Stoller concludes:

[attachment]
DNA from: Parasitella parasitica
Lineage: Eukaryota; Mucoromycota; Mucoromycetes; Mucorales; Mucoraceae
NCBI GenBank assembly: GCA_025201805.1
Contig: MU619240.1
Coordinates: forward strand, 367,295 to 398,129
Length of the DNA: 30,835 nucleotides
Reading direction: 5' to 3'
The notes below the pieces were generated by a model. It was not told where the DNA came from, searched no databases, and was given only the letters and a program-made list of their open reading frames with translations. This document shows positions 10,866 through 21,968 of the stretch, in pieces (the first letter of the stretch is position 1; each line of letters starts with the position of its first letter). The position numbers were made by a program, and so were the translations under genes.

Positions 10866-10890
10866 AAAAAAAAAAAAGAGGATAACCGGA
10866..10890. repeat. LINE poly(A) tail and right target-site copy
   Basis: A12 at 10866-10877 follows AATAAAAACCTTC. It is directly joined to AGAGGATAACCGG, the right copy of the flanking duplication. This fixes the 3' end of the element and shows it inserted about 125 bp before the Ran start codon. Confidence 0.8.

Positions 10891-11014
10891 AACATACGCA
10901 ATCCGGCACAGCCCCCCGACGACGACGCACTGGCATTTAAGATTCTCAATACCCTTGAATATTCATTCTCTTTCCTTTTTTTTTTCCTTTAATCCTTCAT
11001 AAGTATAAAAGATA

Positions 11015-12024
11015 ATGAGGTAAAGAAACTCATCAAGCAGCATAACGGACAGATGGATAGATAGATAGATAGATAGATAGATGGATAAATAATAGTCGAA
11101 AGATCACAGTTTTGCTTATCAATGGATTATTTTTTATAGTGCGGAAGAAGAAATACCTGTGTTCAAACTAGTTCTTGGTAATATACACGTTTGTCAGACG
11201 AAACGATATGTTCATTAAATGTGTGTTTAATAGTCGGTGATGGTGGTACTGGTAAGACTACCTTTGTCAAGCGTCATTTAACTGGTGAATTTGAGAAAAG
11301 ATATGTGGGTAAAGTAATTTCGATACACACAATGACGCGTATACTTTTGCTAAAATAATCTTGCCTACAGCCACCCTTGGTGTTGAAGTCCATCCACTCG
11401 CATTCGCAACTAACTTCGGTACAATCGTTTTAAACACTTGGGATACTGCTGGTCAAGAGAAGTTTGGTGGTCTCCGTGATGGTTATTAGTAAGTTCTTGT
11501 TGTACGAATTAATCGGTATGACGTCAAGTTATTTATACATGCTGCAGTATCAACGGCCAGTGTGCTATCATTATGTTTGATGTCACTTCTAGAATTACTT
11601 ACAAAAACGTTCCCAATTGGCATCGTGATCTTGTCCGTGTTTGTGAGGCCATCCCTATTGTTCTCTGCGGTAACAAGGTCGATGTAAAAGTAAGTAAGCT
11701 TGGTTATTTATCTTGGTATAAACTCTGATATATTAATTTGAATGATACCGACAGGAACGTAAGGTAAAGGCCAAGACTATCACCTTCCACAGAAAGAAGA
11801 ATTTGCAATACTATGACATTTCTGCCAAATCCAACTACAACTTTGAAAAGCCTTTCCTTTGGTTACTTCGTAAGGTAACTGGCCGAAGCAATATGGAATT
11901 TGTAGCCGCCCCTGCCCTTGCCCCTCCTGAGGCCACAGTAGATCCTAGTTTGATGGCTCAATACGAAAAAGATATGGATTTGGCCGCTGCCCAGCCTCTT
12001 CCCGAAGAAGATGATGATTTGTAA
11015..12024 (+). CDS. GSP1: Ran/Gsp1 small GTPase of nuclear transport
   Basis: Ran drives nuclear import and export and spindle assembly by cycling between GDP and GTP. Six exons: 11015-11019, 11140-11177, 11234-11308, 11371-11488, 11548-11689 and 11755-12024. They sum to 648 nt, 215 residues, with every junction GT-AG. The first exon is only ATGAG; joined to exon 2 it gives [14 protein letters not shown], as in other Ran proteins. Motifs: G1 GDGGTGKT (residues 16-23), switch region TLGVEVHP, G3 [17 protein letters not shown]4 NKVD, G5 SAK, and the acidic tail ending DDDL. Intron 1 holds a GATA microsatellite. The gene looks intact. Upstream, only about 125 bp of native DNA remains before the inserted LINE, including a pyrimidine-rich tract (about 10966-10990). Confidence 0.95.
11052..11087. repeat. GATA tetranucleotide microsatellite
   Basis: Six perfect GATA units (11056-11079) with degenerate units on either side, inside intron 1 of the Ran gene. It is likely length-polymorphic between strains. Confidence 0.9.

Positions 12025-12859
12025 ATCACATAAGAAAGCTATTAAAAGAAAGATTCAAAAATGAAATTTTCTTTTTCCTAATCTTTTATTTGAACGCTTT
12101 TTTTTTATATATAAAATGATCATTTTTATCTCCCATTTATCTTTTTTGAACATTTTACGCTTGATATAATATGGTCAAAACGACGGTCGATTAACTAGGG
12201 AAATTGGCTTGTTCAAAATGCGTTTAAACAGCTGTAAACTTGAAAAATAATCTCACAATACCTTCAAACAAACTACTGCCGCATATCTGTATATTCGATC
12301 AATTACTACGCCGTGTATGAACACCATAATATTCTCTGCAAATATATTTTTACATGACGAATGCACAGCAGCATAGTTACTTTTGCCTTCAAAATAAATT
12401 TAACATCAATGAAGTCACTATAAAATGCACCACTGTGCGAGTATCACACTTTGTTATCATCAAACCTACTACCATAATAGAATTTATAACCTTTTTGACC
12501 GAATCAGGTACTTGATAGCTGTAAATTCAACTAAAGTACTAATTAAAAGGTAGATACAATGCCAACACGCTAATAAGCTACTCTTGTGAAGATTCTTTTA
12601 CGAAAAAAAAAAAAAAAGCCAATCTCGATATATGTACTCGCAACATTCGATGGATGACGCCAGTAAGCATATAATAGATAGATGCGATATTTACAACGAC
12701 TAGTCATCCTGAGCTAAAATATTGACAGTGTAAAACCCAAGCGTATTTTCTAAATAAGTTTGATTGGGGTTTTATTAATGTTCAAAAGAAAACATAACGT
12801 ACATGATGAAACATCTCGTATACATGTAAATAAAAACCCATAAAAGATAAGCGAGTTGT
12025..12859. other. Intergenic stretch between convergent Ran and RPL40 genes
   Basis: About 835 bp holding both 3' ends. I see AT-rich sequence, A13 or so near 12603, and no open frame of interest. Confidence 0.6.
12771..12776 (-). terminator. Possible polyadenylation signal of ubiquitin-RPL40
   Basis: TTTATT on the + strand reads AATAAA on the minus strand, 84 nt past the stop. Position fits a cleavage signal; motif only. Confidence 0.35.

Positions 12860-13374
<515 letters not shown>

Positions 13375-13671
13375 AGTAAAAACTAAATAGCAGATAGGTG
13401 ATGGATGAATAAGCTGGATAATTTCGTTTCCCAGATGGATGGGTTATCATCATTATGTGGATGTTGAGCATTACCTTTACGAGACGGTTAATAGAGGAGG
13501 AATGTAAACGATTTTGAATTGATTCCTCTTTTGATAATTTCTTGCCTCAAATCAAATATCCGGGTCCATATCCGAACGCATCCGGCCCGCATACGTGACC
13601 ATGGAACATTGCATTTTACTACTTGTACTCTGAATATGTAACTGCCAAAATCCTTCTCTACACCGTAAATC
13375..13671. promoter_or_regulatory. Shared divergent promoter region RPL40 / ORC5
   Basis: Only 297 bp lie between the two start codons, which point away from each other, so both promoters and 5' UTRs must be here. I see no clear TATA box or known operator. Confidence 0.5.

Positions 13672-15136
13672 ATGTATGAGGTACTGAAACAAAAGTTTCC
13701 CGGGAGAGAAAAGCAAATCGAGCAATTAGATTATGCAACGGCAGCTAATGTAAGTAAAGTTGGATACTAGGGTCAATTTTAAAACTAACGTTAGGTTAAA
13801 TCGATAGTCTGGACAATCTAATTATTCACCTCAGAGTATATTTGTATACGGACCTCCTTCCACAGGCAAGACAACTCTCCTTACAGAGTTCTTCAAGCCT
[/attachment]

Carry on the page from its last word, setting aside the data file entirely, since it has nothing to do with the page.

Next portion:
These systemic changes considered in isolation can seem arcane, but they all facilitate a larger cultural movement, one that points toward a very different kind of postbroadcast politics. As author Seth Godin, who analyzes consumer trends, explains it, "The key assumption in the analysis of typical field organizers is this: one persuaded equals 1.1 or perhaps 1.5 votes. In other words, the multiplier is very small. That's why you need to run lots of ads and do lots of direct mail. It's not very efficient, it's very expensive, but you can really pile it on. The idea is that if you hit someone ten or twenty or a thousand times, sooner or later you'll get some conversion. Obama and [Ron] Paul do different math. They assume a multiplier of three or even six. Which means that creating (and living) a story that turns people evangelical is far more efficient than hewing to the middle of the road. They assume that if they can create a passionate, raving fan, they'll be able to translate that into a virus, an idea that spreads and scales over time. When that happens, they end up stoking the fire instead of lighting a lot of matches over and over again. Starbucks did this, believe it or not. They converted people into coffee fiends (particularly Starbucks fiends), who then converted their friends. And it happens on the net all the time."